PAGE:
Today, the BLS revised that figure up to an impressive 332,000.
The Alamo had fallen, and now it was necessary to figure up results.
figure up the cost while the customer waits, if this is possible.
He draws his figure up, for while not a pugnacious man, he knows how to defend himself.
Bailey hovered over the stove, trying to figure up some accounts.
Never before had it occurred to him to figure up to see whether honesty really paid.
I tried to figure up the time I was wasting on that mop of mine.
figure up how much the theater costs, and whatever Gordon hasn't paid, I will.
At this the French agent draws his figure up with much pomposity.
At that time the county had much virgin soil and it was not a hard matter to figure up the population of the state.
early 13c., "visible form or appearance of a person," from Old French figure (10c.) "shape, body, form, figure; symbol, allegory," from Latin figura "a shape, form, figure," from PIE *dheigh- "to form, build" (see dough); originally in English with meaning "numeral," but sense of "form, likeness" is almost as old (mid-13c.).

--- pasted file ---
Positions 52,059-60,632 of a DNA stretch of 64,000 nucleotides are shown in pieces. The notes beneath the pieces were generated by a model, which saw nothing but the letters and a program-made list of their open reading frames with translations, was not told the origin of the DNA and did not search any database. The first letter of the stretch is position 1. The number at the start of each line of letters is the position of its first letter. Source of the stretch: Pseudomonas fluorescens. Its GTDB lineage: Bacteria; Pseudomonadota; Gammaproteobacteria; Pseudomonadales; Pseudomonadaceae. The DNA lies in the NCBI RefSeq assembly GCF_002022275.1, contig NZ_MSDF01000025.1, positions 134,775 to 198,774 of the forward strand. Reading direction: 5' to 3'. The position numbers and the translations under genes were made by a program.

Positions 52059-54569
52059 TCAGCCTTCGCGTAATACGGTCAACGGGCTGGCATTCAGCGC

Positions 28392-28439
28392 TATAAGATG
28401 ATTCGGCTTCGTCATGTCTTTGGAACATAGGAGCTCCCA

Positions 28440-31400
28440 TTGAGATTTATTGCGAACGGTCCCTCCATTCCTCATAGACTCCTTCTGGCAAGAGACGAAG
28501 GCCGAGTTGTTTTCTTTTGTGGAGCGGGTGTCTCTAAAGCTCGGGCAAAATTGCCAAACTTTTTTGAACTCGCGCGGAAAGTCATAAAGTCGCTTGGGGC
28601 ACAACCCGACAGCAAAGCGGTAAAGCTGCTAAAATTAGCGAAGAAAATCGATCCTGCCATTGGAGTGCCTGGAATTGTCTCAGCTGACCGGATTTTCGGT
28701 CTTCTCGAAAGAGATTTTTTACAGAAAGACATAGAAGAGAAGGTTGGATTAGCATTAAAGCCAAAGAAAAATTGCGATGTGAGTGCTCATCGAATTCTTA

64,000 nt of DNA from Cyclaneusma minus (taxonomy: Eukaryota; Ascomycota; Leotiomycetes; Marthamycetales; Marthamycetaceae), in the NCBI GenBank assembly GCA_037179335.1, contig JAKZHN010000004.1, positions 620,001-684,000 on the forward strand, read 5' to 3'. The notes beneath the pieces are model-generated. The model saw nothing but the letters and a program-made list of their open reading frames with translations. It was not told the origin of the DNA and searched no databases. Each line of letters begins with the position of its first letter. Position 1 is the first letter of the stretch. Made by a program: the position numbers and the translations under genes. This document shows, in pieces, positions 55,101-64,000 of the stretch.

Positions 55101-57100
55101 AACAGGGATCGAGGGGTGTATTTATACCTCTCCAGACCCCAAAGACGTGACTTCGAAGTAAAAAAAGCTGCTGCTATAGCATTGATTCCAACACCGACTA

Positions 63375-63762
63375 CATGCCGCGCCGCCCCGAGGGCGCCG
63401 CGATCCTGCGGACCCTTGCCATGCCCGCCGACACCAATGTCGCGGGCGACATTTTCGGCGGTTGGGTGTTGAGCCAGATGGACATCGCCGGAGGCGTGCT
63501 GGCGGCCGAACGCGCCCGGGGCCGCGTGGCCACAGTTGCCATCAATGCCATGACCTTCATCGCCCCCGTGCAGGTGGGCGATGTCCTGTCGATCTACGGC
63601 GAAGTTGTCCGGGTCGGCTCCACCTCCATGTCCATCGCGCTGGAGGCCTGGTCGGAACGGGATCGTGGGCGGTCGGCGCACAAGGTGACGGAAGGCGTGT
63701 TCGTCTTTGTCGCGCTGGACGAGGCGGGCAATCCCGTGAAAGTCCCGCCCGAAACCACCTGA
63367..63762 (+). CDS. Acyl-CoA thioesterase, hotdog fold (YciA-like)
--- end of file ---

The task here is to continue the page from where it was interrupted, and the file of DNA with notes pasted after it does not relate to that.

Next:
Philosophical and scientific senses are from Latin figura being used to translate Greek skhema. The rhetorical use of figure dates to late 14c.; hence figure of speech (1824). Figure eight as a shape was originally figure of eight (c.1600).
late 14c., "to represent" (in a picture); see figure (n.). Meaning "to shape into" is early 15c.; "to picture in the mind" is from c.1600; "to make an appearance" is c.1600. Meaning "work out a sum" is from 1833, American English. Related: Figured; figuring.
figure fig·ure (fĭg'yər)
A form or shape, as of the human body.
A person representing the essential aspects of a particular role.